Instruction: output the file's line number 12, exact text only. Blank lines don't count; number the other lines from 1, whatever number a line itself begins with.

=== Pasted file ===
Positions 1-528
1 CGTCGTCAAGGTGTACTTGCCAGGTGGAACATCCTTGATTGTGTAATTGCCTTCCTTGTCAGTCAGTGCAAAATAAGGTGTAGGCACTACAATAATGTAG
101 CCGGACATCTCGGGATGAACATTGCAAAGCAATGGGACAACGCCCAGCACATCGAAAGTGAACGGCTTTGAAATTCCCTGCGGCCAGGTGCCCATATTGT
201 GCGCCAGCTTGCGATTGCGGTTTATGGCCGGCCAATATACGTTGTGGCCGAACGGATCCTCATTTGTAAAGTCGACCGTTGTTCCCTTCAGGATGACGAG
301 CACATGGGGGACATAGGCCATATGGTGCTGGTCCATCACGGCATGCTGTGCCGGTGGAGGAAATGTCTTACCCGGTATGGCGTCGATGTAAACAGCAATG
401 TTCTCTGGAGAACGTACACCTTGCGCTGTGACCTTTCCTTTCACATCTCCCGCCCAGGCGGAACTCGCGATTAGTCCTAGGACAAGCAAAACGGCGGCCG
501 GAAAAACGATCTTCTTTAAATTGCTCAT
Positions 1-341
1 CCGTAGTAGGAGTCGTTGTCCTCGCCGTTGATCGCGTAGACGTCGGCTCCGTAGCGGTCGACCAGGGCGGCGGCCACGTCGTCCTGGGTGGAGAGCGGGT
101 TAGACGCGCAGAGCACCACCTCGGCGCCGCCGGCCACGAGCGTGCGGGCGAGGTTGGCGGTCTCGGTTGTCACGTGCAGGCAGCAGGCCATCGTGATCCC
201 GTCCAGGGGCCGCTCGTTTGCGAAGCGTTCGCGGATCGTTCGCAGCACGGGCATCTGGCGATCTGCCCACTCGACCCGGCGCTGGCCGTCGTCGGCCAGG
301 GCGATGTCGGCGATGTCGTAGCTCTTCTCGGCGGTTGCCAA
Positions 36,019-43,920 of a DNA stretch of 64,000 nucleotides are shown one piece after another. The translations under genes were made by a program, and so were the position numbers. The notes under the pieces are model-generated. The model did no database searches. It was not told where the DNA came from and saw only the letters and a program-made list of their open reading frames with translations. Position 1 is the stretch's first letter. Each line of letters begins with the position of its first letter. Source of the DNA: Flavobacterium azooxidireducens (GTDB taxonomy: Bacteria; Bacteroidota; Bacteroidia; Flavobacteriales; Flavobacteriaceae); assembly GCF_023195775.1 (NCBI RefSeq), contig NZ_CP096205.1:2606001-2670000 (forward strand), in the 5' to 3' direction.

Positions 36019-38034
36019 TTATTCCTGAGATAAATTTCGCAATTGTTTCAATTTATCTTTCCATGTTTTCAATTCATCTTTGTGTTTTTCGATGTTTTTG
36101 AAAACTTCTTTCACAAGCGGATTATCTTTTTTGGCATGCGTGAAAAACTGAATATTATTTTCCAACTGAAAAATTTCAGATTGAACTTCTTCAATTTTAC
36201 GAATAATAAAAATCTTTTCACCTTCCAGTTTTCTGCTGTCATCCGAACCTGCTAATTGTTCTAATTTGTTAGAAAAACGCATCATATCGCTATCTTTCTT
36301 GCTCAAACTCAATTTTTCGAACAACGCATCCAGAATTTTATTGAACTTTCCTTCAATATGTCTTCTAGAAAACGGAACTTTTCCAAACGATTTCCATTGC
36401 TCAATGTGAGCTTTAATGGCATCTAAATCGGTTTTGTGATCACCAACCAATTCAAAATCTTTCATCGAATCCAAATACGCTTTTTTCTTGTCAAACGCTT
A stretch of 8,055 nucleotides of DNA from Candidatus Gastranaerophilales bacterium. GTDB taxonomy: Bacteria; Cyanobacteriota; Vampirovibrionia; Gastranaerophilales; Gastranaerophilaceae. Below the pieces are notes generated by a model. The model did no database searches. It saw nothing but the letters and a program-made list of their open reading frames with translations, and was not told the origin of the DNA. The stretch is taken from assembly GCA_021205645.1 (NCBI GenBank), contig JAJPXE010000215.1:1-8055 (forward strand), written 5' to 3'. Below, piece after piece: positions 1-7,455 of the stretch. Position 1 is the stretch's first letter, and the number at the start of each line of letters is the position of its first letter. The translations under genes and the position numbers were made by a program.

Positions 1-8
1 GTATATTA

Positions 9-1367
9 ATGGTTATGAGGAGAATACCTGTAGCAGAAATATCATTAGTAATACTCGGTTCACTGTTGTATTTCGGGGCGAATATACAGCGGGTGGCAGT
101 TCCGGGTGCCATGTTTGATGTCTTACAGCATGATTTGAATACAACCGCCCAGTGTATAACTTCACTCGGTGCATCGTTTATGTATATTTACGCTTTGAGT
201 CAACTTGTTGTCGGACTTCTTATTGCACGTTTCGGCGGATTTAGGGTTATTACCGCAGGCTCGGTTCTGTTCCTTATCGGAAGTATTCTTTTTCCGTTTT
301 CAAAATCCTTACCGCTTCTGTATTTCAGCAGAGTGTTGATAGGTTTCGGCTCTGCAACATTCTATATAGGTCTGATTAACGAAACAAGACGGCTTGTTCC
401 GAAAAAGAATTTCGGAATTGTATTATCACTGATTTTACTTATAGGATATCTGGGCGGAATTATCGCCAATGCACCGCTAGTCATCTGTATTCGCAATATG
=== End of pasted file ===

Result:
301 GCGATGTCGGCGATGTCGTAGCTCTTCTCGGCGGTTGCCAA